Wayne Shorter's first studio album with Art Blakey and the Jazz Messengers was recorded on November 10, 1959. Two of the six songs on the date were originals by the tenor saxophonist. Then the album sat in the Blue Note vault for 22 years, when it finally was released as Africaine in 1981. We have re-issue producer Michael Cuscuna to thank for dusting off the find. Given that October 11 on Friday was the centenary of Art Blakey's birth, what better time to explore one of my favorite albums by the drummer and his hard-bop quintet.
The roots of the Messengers' name date back to 1947, with the formation of Art Blakey's Messengers. Originally, his recordings for Blue Note were released as 78s. Then in 1952, the songs plus others recorded in 1949 were released on a 10-inch LP entitled New Sounds. As the appointed leader, pianist Horace Silver revived the Messengers name in 1954 for recordings by the group with Blakey. In 1956, Art Blakey (d), Donald Byrd (tp), Hank Mobley (ts), Horace Silver (p) and Doug Watkins (b) appeared on a hard-bop album for Columbia called The Jazz Messengers. Blakey formed Art Blakey and the Jazz Messengers in 1958, with Lee Morgan (tp), Benny Golson (ts), Bobby Timmons (p), Jymie Merritt (b) and Art Blakey (d).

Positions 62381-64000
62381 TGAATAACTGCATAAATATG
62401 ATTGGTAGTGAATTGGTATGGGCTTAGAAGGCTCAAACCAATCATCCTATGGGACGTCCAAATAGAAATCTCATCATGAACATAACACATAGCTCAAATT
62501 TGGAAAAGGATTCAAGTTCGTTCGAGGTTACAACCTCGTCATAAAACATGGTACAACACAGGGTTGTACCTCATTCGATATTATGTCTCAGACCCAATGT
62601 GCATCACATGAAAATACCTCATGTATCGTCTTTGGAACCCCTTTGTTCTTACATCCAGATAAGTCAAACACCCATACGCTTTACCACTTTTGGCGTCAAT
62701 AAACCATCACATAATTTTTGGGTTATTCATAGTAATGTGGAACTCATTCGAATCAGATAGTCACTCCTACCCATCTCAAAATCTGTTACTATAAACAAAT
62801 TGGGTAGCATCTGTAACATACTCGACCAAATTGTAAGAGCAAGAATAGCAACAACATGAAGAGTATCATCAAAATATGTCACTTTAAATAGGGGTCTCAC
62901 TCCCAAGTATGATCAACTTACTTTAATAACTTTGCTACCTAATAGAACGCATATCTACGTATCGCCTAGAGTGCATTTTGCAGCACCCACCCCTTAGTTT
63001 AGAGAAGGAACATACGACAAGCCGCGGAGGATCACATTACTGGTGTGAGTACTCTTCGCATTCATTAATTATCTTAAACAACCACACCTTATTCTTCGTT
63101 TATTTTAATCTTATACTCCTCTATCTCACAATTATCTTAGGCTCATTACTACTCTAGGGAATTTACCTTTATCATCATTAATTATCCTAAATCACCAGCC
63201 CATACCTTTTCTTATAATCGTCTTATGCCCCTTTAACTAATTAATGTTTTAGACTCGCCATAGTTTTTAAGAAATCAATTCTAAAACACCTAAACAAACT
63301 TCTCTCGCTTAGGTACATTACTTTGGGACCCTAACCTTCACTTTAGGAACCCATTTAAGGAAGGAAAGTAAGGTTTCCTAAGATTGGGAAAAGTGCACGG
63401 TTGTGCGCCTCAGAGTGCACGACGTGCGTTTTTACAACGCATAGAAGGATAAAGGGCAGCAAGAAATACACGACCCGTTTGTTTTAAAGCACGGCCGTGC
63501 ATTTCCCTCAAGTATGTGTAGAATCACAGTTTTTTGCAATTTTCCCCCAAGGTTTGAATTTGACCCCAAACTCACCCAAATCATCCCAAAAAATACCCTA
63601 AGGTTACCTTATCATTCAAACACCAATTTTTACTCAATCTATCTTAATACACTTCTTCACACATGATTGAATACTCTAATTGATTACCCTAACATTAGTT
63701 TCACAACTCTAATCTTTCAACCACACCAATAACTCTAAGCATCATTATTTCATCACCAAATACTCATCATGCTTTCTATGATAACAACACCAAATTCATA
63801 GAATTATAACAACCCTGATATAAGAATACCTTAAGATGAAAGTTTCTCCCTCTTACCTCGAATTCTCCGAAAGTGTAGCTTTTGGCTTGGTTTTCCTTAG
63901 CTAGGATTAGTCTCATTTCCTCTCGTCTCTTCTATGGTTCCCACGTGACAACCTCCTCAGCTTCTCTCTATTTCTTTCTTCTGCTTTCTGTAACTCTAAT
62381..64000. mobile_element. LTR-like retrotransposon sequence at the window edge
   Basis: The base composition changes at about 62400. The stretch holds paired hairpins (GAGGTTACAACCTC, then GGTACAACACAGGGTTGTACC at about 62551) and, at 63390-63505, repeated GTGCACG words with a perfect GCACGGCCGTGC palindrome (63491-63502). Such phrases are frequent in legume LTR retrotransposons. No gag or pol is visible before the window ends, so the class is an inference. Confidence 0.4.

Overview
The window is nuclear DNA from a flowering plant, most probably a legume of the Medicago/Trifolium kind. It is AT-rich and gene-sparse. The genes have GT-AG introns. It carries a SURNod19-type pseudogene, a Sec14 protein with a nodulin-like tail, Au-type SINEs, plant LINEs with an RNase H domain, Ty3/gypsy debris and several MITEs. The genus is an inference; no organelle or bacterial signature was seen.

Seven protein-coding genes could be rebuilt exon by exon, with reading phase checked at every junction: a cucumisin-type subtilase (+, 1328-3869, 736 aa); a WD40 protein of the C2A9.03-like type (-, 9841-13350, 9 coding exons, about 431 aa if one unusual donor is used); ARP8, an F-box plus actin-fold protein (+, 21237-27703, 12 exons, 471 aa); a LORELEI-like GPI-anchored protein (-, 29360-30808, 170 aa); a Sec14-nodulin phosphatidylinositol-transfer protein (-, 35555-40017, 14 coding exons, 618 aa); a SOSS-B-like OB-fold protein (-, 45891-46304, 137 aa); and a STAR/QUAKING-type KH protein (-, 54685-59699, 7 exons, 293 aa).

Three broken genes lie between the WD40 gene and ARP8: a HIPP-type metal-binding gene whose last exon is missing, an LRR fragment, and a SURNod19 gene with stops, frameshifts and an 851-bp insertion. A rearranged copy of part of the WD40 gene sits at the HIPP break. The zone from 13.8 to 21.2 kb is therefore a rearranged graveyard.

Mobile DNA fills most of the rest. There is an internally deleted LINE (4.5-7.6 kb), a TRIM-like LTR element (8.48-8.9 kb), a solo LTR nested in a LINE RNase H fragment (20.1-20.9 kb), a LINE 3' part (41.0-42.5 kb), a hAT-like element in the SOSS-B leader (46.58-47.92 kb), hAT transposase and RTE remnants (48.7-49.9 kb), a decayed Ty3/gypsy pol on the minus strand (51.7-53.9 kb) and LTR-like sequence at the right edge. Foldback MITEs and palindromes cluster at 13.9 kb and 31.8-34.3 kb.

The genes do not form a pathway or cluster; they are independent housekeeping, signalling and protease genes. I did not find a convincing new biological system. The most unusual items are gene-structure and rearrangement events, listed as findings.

In the years ahead, a long list of musicians played in the group before moving on. Playing as a Jazz Messenger became a rite of passage, giving players a special seasoning. Performing and recordings in front of Blakey's persistent polyrhythms and press rolls had a burnished effect on these musicians.
Africaine's Jazz Messengers featured Art Blakey (d), Lee Morgan (tp), Wayne Shorter (ts), Walter Davis, Jr. (p), Jymie Merritt (b) and Dizzy Reece (conga) on Africaine and Haina. The album's track list features the title song and Lester Left Town by Shorter, Splendid by Davis, and Haina, The Midget and Celine by Lee Morgan. There isn't a wheel-spinner or tired songbook standard among them. [Photo above of Art Blakey and the Jazz Messengers in 1959]
What I love about this album are the exotic rhythms and the heat delivered by Morgan and Shorter. Davis's piano solos are exceptional, and Merritt's taut bass lines are extraordinary. As for Blakey, he's pure machinery here. The songs are aggressive with coy melodies and dashing harmonies by the horns. Shorter's debut with the band was clearly a success. A shame he had to wait 22 years to hear the results. [Photo above of Wayne Shorter by Francis Wolff (c) Mosaic Images]
Art Blakey died in October 1990.
JazzWax tracks: You'll find Art Blakey and the Jazz Messengers' Africaine here.
JazzWax clip: Here's the entire album...
This story appears courtesy of JazzWax by Marc Myers.
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